Companies truly interested in creating long-term customer relationships might heed the words of Thomas Schelling.
Schelling said the way one strengthens a relationship between two parties is by "tying their hands," in effect making both sides vulnerable and dependent on each other.
Promises that "we're really interested in making you satisfied" won't work. That sounds like little more than a one-night stand. And technology alone—in the form of customer relationship management programs—can't build close relationships.
If you want to build a forever relationship with your customers, you must understand the characteristics of a quality relationship before taking the necessary steps to build and manage long-term relationships.
The key to all long-term relationships between business-to-business (B2B) partners is symmetrical dependence. As Schelling suggests, each party in the relationship must be equally dependent on the other.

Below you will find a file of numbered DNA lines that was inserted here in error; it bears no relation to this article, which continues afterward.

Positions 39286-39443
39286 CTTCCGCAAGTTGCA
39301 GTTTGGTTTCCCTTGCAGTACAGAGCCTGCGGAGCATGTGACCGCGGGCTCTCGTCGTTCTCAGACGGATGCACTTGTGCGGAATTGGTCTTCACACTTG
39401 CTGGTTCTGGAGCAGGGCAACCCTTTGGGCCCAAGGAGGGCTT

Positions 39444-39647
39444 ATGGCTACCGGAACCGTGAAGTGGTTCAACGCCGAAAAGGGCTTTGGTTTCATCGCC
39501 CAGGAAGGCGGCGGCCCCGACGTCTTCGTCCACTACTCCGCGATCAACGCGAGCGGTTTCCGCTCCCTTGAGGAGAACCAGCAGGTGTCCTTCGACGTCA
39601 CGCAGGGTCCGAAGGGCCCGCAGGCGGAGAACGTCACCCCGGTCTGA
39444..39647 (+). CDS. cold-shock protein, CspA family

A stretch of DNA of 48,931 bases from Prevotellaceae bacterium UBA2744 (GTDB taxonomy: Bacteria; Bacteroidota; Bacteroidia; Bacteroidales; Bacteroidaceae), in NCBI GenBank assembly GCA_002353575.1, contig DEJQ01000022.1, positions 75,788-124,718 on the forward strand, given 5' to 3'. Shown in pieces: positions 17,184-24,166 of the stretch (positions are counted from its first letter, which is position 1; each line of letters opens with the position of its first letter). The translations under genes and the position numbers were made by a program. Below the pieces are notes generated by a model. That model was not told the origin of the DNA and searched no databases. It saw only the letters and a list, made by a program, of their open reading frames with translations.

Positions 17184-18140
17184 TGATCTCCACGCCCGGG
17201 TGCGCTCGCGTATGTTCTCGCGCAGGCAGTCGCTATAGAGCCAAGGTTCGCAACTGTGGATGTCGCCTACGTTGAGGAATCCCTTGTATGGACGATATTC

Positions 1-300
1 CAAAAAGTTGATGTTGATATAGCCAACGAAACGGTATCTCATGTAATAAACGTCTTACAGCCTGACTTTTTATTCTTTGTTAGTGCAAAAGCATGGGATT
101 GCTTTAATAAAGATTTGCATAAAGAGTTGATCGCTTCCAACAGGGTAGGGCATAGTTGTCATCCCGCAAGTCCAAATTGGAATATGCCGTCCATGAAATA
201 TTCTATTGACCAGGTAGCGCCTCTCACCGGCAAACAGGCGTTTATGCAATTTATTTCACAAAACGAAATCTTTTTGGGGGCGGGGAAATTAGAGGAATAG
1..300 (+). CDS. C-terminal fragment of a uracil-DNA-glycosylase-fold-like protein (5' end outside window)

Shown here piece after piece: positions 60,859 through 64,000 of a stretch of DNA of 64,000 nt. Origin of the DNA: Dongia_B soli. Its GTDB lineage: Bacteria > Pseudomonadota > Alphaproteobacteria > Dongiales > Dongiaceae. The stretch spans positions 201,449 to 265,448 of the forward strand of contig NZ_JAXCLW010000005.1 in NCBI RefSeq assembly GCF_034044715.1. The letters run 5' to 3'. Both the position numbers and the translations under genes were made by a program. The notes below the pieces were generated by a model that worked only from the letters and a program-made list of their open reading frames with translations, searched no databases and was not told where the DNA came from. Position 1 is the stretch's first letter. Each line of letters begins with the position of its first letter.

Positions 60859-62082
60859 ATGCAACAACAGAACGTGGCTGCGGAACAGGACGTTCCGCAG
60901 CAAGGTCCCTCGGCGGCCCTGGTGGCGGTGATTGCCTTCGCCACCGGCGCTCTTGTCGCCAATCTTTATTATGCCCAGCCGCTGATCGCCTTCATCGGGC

Relationships are confusing
As most of us know from personal experience, relationships are complex. Building a long-term relationship—like a good marriage—is both hard and time-consuming, which is why bookstores are filled with volumes on relationship counseling. Long-term B2B relationships are no less difficult.
The entire subject gets more confusing pretty quickly, especially when you start thinking hard about whether you're currently in a good relationship.
Allen Weiss is the founder and publisher of MarketingProfs.com. He can be reached at email@example.com.